By Pooya Stone
Several fuel vessels were temporarily arrested in Singapore towards the end of last month on suspicion of breaching US sanctions on Iran.
The reports of these arrests come as the United States continues to maintain pressure on the belligerent Iranian regime. The Trump administration has explained that it is cutting the regime off from one of its biggest sources of revenue because it wants to isolate the regime faced with its belligerence in the region and beyond.
At the High Court of Singapore last month, NordLB, or Norddeutsche Landesbank-Girozentrale, one of the biggest commercial banks in Germany, filed papers in order to seek the arrest of vessels that were suspected of breaching US sanctions on Iran.
The German bank accused the China-based owner of the fuel tanker of defaulting on a multi-million dollar mortgage contract. It said that the London P&I Club (one of the world's leading Protection and Indemnity Associations that sells protection and indemnity insurance) notified the bank on 25th June that it would be terminating its contract with the ships.
The following day, it was reported by an industry-specialised publication that two of the vessels had apparently defied US sanctions in its transportation of liquified petroleum gas from Iran. The vessels in questions are named Gas Infinity and Gas Dignity.
The German bank has said that it is likely that London P&I cancelled their contract with the fuel tankers because the news publication had called the company to comment on the article that was to be published about the breach of US sanctions.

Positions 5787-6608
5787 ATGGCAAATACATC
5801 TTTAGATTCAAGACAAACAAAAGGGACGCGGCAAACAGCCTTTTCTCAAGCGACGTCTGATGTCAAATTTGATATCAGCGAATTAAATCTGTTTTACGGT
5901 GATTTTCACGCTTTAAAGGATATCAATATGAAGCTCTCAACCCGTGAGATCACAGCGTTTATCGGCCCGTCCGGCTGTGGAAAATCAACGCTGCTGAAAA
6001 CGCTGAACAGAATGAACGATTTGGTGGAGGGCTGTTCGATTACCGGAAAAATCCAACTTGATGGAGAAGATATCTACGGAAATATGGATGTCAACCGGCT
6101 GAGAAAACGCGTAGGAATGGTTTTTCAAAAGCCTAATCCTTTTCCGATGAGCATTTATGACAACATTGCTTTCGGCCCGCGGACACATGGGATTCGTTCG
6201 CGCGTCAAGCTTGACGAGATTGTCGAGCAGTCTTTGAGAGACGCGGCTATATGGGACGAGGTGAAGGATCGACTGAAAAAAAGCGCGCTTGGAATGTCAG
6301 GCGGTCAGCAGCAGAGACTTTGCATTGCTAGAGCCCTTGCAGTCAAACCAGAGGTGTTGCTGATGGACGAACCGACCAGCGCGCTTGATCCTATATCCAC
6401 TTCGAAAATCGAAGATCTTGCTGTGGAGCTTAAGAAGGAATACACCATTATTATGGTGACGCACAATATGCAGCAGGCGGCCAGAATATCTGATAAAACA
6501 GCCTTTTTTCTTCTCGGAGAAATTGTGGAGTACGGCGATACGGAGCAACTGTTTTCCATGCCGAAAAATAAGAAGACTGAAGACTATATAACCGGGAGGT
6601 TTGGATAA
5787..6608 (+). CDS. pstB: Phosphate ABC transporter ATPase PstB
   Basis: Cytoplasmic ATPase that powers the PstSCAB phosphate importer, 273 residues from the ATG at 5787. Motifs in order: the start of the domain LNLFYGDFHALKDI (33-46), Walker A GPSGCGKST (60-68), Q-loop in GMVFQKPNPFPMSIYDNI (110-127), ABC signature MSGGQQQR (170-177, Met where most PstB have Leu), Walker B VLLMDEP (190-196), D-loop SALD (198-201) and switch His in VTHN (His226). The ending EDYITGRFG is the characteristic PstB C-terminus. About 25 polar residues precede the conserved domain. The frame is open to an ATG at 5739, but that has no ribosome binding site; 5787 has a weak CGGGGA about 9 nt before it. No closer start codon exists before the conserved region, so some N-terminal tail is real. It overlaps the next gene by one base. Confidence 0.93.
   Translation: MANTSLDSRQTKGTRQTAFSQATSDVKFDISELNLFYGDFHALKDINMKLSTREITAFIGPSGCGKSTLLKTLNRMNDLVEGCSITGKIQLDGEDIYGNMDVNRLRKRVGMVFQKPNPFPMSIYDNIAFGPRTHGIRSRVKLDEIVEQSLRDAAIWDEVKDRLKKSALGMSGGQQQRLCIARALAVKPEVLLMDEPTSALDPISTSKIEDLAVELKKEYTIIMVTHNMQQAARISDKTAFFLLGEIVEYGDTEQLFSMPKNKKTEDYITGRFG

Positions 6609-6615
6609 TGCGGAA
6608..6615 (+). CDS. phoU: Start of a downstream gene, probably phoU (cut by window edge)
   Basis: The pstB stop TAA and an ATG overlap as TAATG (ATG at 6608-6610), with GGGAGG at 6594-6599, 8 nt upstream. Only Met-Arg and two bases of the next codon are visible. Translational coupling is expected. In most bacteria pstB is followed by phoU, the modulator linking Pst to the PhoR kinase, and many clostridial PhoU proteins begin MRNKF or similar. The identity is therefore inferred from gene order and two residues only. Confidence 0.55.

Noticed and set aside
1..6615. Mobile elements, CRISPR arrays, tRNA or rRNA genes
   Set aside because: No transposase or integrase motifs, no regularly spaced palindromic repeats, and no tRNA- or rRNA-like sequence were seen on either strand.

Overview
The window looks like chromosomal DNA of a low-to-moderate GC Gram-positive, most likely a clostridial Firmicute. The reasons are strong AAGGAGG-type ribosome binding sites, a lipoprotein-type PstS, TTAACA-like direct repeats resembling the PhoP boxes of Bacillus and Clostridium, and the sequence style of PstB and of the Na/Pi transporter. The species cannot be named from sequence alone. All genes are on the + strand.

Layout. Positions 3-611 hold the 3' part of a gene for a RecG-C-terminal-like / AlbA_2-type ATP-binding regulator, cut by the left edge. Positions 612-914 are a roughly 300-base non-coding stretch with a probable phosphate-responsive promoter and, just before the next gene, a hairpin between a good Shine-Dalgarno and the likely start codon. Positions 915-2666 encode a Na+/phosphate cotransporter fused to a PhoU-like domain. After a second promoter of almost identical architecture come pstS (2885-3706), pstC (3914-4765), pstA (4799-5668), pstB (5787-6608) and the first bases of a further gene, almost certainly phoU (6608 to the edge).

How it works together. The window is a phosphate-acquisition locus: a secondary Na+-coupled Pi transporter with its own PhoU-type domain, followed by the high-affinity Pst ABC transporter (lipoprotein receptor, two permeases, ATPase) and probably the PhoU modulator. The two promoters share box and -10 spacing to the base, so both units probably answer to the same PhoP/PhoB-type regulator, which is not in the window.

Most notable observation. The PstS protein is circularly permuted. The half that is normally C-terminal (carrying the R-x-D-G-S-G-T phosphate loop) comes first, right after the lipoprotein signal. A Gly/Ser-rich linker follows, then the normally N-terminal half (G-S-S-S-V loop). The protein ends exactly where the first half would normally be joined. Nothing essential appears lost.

Ships normally have their transponders activated meaning that their locations can be seen. However their transponders were turned off on their approach to the Strait of Hormuz. A few days later, they were switched back on – presumably when they had been loaded with the fuel from Iran.
The United States has said that it is taking breaches of US sanctions very seriously and it has previously warned European countries that it would be treating everyone the same when it comes to helping the regime.
The European signatories of the Joint Comprehensive Plan of Action (JCPOA) promised Iran that it would put a measure in place to bypass the US sanctions. It set up a special purpose vehicle (SPV) named “Instex” but it did not live up to the regime’s expectations.
Sigal Mandelker of the US Treasury Department, in a letter to the president of Instex, said: “I urge you to carefully consider the potential sanctions exposure of Instex. Engaging in activities that run afoul of US sanctions can result in severe consequences, including a loss of access to the US financial system.”
The action by NordLB sends a very clear signal to all traders and shippers that action can be taken by other parties, not just governments.
The Iranian regime has become emboldened and it is escalating tensions in the region. The United States is not tolerating the regime’s belligerence. It now remains to be seen how much the Europeans will tolerate.